Why Britain Shouldn’t Stay In A German-Led EU
One of the reasons so many voters are unimpressed by Mr Cameron’s renegotiation is he did not stand up to Mrs Merkel.
It looks as if he asked her advice and was told to ask for very little. His demands fell far short of the requirements set out in the Bloomberg speech, and did not include gaining control of border policy with the rest of the EU. She then gave him even less than the modest demands he made.
Much of it was presented as the UK negotiating with Germany, just as the Greek crisis is usually presented as Greece negotiating with Germany, and just as the Turkish Agreement and migration arguments are usually led by Germany.
Whilst some of this is media simplification, much of it is true.
Germany is the lead country by a long way. It is German policy which dominates the economic policies of the Euro area, and German policy which has dominated the border issues.
It will be thus, because Germany runs a massive surplus not just with us but with most other countries in the EU and has become the paymaster of the Eurozone.
The problem is German policy is proving damaging and destabilising to much of Europe.
Germany’s insistence on austerity policies for the southern and western countries of the Eurozone left them deep in recession for much of the last eight years, and with high unemployment in most places.
It has destroyed the life chances of many young people, leaving as many as half of all young people of working age without a job in the troubled parts of the zone.
Germany will not accept the need for larger transfers of money around the zone that are normal in mature single country currency unions, whilst Greece, Portugal, Spain and Italy are unable to make themselves as competitive as Germany and sell enough back to Germany to right the imbalances.
They cannot devalue as they used to, and wage cuts so far have not succeeded in removing their deficits as Germany suggests should happen.
German migration policy has sent conflicting signals.
First Germany offered a welcome which brought many more migrants into the EU, then Germany bowed to political pressures and proposed a less welcoming policy.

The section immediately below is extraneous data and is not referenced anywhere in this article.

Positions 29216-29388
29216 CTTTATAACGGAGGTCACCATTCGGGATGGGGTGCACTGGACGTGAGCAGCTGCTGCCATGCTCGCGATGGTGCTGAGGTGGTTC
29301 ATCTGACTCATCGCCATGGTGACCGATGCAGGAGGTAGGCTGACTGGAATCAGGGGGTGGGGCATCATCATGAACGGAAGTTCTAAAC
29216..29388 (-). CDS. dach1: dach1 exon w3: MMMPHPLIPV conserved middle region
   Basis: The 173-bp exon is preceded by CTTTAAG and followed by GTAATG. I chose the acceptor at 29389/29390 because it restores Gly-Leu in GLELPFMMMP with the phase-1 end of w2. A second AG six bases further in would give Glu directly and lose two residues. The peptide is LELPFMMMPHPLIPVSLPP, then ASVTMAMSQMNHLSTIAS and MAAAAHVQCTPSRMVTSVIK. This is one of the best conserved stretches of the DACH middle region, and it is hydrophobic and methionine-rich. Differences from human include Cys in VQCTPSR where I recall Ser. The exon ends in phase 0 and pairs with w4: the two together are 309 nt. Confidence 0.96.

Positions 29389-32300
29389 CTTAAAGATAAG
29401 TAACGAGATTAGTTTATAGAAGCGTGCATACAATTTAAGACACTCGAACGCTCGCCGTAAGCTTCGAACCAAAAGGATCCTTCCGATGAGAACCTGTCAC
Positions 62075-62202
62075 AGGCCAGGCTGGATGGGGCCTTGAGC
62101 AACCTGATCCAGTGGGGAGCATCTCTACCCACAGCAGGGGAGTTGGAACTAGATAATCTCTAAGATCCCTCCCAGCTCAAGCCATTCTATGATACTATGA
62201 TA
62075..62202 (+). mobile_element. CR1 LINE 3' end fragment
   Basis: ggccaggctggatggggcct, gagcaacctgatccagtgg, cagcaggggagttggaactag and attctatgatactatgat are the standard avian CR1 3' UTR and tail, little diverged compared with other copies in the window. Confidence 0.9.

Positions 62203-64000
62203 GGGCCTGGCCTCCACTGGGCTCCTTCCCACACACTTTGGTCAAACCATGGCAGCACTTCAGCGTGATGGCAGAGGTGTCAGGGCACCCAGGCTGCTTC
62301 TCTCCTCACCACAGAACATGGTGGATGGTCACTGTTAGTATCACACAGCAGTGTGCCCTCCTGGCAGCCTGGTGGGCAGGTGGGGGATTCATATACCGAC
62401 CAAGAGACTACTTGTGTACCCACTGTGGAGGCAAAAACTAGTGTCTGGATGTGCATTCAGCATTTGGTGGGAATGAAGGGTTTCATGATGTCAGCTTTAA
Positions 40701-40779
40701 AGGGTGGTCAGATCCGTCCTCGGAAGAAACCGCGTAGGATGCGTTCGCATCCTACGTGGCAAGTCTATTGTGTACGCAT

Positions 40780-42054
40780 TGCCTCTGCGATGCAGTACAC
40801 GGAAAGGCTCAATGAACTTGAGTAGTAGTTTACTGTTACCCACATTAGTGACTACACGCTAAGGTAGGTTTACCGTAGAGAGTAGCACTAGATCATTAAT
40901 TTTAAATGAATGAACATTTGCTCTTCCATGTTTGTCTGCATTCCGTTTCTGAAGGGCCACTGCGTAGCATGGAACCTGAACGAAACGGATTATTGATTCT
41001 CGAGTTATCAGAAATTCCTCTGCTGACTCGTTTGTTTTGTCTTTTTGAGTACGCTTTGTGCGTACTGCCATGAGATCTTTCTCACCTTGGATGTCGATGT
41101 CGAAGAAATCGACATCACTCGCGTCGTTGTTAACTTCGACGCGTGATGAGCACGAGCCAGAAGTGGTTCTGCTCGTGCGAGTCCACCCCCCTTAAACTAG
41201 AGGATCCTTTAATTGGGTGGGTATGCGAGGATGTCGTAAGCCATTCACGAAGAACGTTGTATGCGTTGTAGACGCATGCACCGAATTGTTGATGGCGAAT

Various countries decided to ignore the Schengen rules and impose new fences and walls at their borders, inviting migrants to find new and more dangerous or longer routes into the EU.
It is important to understand Germany’s view of the evolution of the EU. She sees the Euro and the common borders as central features and thinks all countries should join them in due course.
She sees these main policies as part of the so-called single market, which is much more than a trade arrangement as far as Germany is concerned.
Germany believes that if more power over weaker countries is exercised from Brussels they will become stronger and will not need more transfers from German taxpayers.
In the meantime Germany is apprehensive about the €600bn of accumulated surplus she holds at the ECB matched by the accumulated deficits of Greece, Spain, Italy and Portugal. The Greek part of that is unlikely to be repaid in full and on time, and that could set a bad precedent.
Whilst in more recent months there has been some recovery in Spain, the Eurozone still struggles. None of this is stable.
The UK leaving will help, as the last thing the EU needs at the moment is a semi-detached member taking attention away from the big issues that the main EU centred on the Euro and Schengen need to tackle.
The UK will be a good European if we leave and let them sort it out without the complication of a large non-member of parts of the scheme always wanting something different.
I can’t see why we would want to stay in a German-led Europe where there have to be bigger transfers to the poorer areas.
Republished with permission from www.johnredwood.com